Rankin, 465 So.2d 679, 681 (La. 1985). A witness'
hope or knowledge he will receive leniency from the state is
highly relevant to establish bias or interest, as is the
possibility the prosecution may have some leverage over a
witness due to pending criminal charges or a plea agreement.
See Rankin, 465 So.2d at 681; Brady, 381
So.2d at 822; State v. Franks, 363 So.2d 518, 520
(La. 1978); State v. Mills, 13-0573 (La.App. 1 Cir.
8/27/14), 153 So.3d 481, 489, write denied, 14-2027
(La. 5/22/15), 170 So.3d 982, and 14-2269 (La.
9/18/15), 178 So.3d 139. Thus, cross-examination regarding
arrests or pending charges may be appropriate to expose a
witness' motivation in testifying. See Brady,
381 So.2d at 822.
the state indicated Miguel would testify, the trial court
recessed the jury to address the defendant's request to
question Miguel about his arrest history and pending criminal
charges. The state argued it would be inappropriate to
question Miguel, an armed robbery victim in this case, about
events that occurred subsequent to this crime. Further, the
state argued Miguel faced prosecution in another parish and
deportation by federal immigration authorities, and Miguel
expressed his willingness to testify after the state clearly
explained Miguel "is not getting a deal" and the
prosecutor in this case had no ability to help him. The
defense maintained the questioning was proper to establish
the hope that cooperation in this case would result in
favorable treatment in the proceedings in the other parish or
by the federal authorities. The trial court denied the
defendant's request, reasoning Miguel's arrest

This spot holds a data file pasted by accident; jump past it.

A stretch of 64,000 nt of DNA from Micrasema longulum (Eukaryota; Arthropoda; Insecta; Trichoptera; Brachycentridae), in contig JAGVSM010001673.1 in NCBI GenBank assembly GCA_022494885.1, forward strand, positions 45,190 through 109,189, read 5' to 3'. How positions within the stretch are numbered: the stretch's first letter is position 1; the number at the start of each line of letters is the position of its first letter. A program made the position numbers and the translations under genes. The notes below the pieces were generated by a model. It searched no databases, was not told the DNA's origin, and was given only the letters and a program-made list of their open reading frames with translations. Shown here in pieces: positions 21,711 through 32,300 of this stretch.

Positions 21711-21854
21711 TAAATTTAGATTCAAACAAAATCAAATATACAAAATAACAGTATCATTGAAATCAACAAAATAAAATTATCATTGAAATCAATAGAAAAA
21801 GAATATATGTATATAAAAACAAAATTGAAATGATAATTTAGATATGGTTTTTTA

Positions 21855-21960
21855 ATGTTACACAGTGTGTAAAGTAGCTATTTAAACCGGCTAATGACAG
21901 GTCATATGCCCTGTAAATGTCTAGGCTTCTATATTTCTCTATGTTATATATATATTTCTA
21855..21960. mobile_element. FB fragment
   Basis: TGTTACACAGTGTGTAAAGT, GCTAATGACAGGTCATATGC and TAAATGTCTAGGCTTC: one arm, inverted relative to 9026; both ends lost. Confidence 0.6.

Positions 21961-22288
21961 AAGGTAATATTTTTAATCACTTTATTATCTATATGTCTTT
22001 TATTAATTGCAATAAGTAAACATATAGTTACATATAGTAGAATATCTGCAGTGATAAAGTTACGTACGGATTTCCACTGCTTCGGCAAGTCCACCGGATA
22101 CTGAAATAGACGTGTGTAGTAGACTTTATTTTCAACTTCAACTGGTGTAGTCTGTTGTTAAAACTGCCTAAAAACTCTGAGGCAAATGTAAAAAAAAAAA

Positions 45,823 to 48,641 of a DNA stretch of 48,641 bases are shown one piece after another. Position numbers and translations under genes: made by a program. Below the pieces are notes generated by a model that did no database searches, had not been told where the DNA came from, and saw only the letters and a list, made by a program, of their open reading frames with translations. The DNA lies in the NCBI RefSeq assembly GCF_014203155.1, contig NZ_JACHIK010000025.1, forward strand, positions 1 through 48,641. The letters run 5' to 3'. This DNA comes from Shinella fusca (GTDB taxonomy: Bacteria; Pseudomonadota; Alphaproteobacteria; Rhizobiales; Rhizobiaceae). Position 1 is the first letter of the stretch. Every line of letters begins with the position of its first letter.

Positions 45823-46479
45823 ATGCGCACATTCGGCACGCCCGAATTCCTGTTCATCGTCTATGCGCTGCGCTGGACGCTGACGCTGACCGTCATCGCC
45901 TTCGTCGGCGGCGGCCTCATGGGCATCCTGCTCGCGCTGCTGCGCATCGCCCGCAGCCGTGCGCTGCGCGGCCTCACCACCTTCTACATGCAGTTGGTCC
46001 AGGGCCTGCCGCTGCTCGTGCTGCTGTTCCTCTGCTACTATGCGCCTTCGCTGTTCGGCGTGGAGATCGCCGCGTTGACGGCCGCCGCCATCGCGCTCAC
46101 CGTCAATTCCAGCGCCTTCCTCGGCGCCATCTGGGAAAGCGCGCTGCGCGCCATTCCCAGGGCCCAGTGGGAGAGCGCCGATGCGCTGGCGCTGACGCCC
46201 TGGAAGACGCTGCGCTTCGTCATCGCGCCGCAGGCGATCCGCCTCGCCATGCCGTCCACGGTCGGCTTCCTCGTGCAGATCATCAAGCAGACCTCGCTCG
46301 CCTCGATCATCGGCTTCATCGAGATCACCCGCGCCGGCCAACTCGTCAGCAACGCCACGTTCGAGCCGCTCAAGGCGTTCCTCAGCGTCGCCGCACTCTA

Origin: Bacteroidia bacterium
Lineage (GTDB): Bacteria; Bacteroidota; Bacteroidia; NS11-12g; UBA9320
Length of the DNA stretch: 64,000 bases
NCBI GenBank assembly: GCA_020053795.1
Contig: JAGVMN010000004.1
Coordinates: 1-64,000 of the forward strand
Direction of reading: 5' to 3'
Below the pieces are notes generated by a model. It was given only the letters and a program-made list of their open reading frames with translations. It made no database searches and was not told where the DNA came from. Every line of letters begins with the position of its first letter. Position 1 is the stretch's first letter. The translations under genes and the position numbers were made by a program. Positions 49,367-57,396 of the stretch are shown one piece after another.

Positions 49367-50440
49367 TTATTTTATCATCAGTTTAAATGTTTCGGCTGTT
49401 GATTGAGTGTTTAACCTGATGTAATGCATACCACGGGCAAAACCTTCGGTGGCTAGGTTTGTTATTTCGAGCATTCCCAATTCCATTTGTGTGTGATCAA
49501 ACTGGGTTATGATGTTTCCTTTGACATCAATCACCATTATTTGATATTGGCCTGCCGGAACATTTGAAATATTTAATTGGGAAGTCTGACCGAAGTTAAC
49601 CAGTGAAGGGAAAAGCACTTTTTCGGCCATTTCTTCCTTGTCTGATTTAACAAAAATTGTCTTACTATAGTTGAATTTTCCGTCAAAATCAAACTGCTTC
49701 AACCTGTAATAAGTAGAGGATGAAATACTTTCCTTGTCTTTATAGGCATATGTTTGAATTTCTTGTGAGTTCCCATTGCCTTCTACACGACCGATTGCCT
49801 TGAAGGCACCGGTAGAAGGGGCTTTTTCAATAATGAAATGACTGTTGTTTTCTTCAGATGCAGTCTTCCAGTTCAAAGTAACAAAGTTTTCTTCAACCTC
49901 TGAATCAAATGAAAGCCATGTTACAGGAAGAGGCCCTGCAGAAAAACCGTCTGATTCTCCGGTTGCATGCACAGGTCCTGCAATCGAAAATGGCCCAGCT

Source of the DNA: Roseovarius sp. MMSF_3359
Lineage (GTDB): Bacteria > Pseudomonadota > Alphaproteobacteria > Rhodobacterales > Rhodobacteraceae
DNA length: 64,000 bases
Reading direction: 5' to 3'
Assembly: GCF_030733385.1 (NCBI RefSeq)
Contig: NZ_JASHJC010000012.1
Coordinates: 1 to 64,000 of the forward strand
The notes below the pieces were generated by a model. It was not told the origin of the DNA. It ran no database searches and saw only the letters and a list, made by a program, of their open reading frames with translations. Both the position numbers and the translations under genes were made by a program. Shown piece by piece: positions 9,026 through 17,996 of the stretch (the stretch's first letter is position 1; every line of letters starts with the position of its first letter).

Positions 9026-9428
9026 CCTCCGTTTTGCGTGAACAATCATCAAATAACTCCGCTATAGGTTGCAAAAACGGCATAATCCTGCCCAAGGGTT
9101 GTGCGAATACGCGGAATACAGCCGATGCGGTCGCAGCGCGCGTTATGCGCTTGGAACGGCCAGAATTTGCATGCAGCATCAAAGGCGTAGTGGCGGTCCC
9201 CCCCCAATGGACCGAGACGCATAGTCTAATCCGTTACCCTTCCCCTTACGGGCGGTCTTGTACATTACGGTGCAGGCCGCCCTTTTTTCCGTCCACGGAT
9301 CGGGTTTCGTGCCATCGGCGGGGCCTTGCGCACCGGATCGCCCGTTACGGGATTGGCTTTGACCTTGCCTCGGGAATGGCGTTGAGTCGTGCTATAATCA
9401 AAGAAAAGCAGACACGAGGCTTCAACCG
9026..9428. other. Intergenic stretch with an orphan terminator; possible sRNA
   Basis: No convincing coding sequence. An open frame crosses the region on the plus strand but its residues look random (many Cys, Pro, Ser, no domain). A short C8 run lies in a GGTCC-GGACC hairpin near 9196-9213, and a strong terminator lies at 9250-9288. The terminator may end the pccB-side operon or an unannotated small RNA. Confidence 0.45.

history was not relevant given his statement on the night of
the crime and, based on the state's representations,
Miguel had no reasonable expectation of advantageous
treatment as a result of his testimony. The trial court
confirmed Miguel would testify dressed in prison garb and the
jury would know he was incarcerated; however, the trial court
found no basis for providing the jury with details of his
basis beyond speculation for arguing Miguel's testimony
was biased because he hoped to garner favor from the state
relative to his pending charges, we find no error in the
trial court's ruling. Cf. State v. Grace, 94-295
(La.App. 5 Cir. 9/27/94), 643 So.2d 1306, 1307-09 (the trial
court properly refused to allow cross-examination of the
state's witness regarding charges against him where there
was no evidence of a deal or other indicia of bias or
prejudice); Davis, 818 So.2d at 81-83 (questioning
about pending charges in another jurisdiction that were
placed on inactive status should have been allowed where the
defendant was attempting to show that by collaboration
between jurisdictions, the state had some leverage over the
witness); State v. Harrison,484 So.2d 882, 883-84
(La.App. 1 Cir.), writ denied,488 So.2d 688 (La.
1986) (questioning about dismissed charges should have been
allowed where the time limitation on prosecuting the witness
had not lapsed). The jury was aware Miguel was incarcerated,
and Miguel testified he was in this country illegally.
Furthermore, Miguel was not just a witness, but a victim of
armed robbery in this case, and testified consistently with
his identification of the defendant as the shooter made hours
after the crime. These facts and the evidence of the
defendant's guilt, including a video interview where the
defendant implicated himself as at least a principal to the
murder,  the defendant's jacket at the murder
scene, and the defendant's DNA on the victims' cell
phones ensure the guilty verdict was not attributable to the
trial court's refusal to allow the defendant to question